Note: This review contains spoilers.
Of the three newly launched Marvel Comics Star Wars series, Princess Leia is the only mini-series, and writer Mark Waid definitely doesn’t waste any time; the second issue is so packed with different story threads that it almost seems like more of a table-setter than the first issue. We’ve got two-faced moustache twirlers, Besalisk human(?) traffickers armed with axes and bull whips, and a conspiratorial group of musicians. Leia’s got her work cut out for her. But how do these issues stack up?
Princess Leia #1 seemed to have had the most polarizing reception of the new trio of Star Wars series; readers, according to endless tweets and blog posts, either loved it or hated it. I fell in the former category, not only because I trust Mark Waid after legendary stints on Daredevil and Fantastic Four, but because it felt like an issue that needed to happen. It was tie-in fiction at its finest, taking off directly after A New Hope, as we learn that the awkward (sorry, but it’s true) medal ceremony precluded an also-awkward stilted, emotionless speech that all but summed up Leia’s pent-up sadness over the loss of her home planet Alderaan. The awards ceremony is one of the most out-of-place scenes in any of the Star Wars films, so seeing it being so directly addressed in the debut issue of Leia was pretty fulfilling after years of wondering what exactly was going on there (still no hints as to why Chewbacca didn’t get a medal). Through her speech, we learn that Leia prefers to take action rather than sit around and mope and make melancholy speeches, as the other rebel commanders would have liked, and she embarks on an adventure with the pilot Evaan to retrieve all the surviving people of Alderaan. This concept falls perfectly in line with her character in the films; she’s headstrong and always on the move, unfailingly serious but not afraid to take risks, very much like her father, Anakin Skywalker. It also takes her away from the dull diplomat niche she’d found in much of the now-decanonized Legends material. However, as much as it insists that Leia is a warrior and not a politician, issue #2 ever-so-gently dips its Dodson-drenched toes into that dreaded sea of yawns.
Issue #2 takes Leia and Evaan to Naboo, a planet with close ties and similar sensibilities to Alderaan, a connection most Star Wars fans always suspected. We are also given glimpses into the beautiful mountainous planet of Alderaan, as well as some insight into Leia’s childhood and relationship with her father, Bail Organa, something else we haven’t seen in the “new” canon (I believe this is also the first flashback we’ve seen, which is somewhat controversial after a rumor a few months back that The Force Awakens would feature flashbacks, something many fans felt to be very un-Star Wars). The scenes with Bail are a little odd, as Waid chooses a fruit (vegetable?) called ruica to be the connective tissue between a series of memories that again serve to reinforce the fact that Leia prefers the frontlines over intellectual and administrative duties.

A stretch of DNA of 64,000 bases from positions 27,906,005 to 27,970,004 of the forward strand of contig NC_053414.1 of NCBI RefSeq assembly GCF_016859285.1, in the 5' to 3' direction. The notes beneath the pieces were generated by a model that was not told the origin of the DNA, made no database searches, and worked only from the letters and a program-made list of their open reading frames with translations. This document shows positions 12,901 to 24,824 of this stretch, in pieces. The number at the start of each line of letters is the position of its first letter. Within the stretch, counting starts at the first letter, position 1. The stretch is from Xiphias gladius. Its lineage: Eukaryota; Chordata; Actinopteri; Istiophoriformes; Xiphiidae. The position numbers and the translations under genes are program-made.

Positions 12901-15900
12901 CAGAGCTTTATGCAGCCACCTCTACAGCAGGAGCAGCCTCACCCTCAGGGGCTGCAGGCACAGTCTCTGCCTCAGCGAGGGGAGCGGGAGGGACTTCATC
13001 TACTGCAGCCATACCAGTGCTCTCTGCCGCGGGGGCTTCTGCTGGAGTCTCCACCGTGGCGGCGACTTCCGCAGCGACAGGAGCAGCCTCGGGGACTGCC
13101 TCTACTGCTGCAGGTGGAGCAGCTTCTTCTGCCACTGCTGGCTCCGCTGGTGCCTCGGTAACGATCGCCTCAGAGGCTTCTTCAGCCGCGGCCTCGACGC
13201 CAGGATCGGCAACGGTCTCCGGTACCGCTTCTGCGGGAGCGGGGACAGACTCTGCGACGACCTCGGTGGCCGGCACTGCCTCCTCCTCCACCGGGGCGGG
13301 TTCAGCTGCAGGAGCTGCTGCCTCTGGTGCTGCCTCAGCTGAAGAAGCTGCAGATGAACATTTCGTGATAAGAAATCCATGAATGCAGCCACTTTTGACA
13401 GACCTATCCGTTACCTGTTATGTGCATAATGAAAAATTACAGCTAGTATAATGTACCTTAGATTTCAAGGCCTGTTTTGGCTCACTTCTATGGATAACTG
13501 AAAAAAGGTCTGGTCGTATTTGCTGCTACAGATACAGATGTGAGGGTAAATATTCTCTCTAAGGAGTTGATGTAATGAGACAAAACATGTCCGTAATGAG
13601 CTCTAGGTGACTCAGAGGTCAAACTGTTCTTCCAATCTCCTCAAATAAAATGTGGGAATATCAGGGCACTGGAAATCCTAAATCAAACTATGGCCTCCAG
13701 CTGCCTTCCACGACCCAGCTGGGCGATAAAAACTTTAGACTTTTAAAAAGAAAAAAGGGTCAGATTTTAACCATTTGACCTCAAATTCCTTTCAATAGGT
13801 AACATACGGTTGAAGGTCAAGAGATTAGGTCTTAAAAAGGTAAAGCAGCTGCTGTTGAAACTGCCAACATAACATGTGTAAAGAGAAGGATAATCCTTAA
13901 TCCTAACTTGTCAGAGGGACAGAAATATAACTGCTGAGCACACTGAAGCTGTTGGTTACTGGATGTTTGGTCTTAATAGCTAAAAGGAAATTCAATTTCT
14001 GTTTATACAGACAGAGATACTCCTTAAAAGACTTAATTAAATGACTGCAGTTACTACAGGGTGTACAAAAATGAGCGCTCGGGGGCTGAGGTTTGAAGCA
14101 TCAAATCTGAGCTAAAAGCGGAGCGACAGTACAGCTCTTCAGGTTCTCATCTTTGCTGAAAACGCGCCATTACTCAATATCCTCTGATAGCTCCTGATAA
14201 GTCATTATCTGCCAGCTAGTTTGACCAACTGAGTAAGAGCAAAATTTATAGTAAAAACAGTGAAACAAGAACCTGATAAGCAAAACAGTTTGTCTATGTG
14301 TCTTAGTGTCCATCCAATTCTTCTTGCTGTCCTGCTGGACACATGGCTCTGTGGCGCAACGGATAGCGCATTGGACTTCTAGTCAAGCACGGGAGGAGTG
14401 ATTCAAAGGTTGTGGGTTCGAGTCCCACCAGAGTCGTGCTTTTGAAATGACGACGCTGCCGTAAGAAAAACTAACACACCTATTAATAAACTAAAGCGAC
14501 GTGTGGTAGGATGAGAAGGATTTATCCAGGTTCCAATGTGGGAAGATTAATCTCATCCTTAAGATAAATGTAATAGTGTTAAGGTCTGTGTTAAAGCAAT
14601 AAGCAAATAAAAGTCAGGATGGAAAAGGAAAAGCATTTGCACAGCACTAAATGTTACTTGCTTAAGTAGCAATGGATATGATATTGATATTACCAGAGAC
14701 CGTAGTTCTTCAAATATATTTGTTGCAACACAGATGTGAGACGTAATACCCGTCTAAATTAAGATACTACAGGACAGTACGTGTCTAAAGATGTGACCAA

The plot get a little more muddled as Leia connects with an untrustworthy former colleague, the very Prince Xizor-like Lord Junn, whose mustache was so hideous that I nearly closed my laptop in disgust. The general art style is very Phantom Menace, my favorite prequel film, and it blends quite well with Terry Dodson’s fluid, winding pencils. While it works, Dodson’s characters all seem a little too smug to me; their facial expressions seem to indicate that they are always lying through their teeth, even if they’re not. As strange as this sounds, there’s too much smiling in this book.
I won’t get much more into the plot because there are a lot of threads being started here, but this mini-series has certainly staked its claim as the “espionage” book of the three new Star Wars comics, as opposed to the action-oriented Star Wars and political intrigue of Darth Vader. We aren’t likely to see the Force, lightsabers, or space battles in Princess Leia (and fortunately so–her ship is pretty ugly), but getting to see Leia head-butt a Besalisk almost completely makes up for it.
While it’s a little disjointed when the story jumps from developing characters to purely covering plot points, Princess Leia still has a lot of promise. The art continues to be strong, even if it’s not exactly my cup of tea. I look forward to finding out the repercussions of rescuing the remaining Alderaanians, as well as how this mission is going to change Leia’s role in the Rebel Alliance. I can only hope that this emphasis on Leia being a soldier, not a diplomat, is a hint for her character following the events of Return of the Jedi. And Mark Waid should be commended for building her personality as Anakin Skywalker’s daughter; in this series, I found myself contemplating the similarities between the two for the first time.
Princess Leia #1: 4 out of 5
Princess Leia #2: 3 out of 5Powered by Sidelines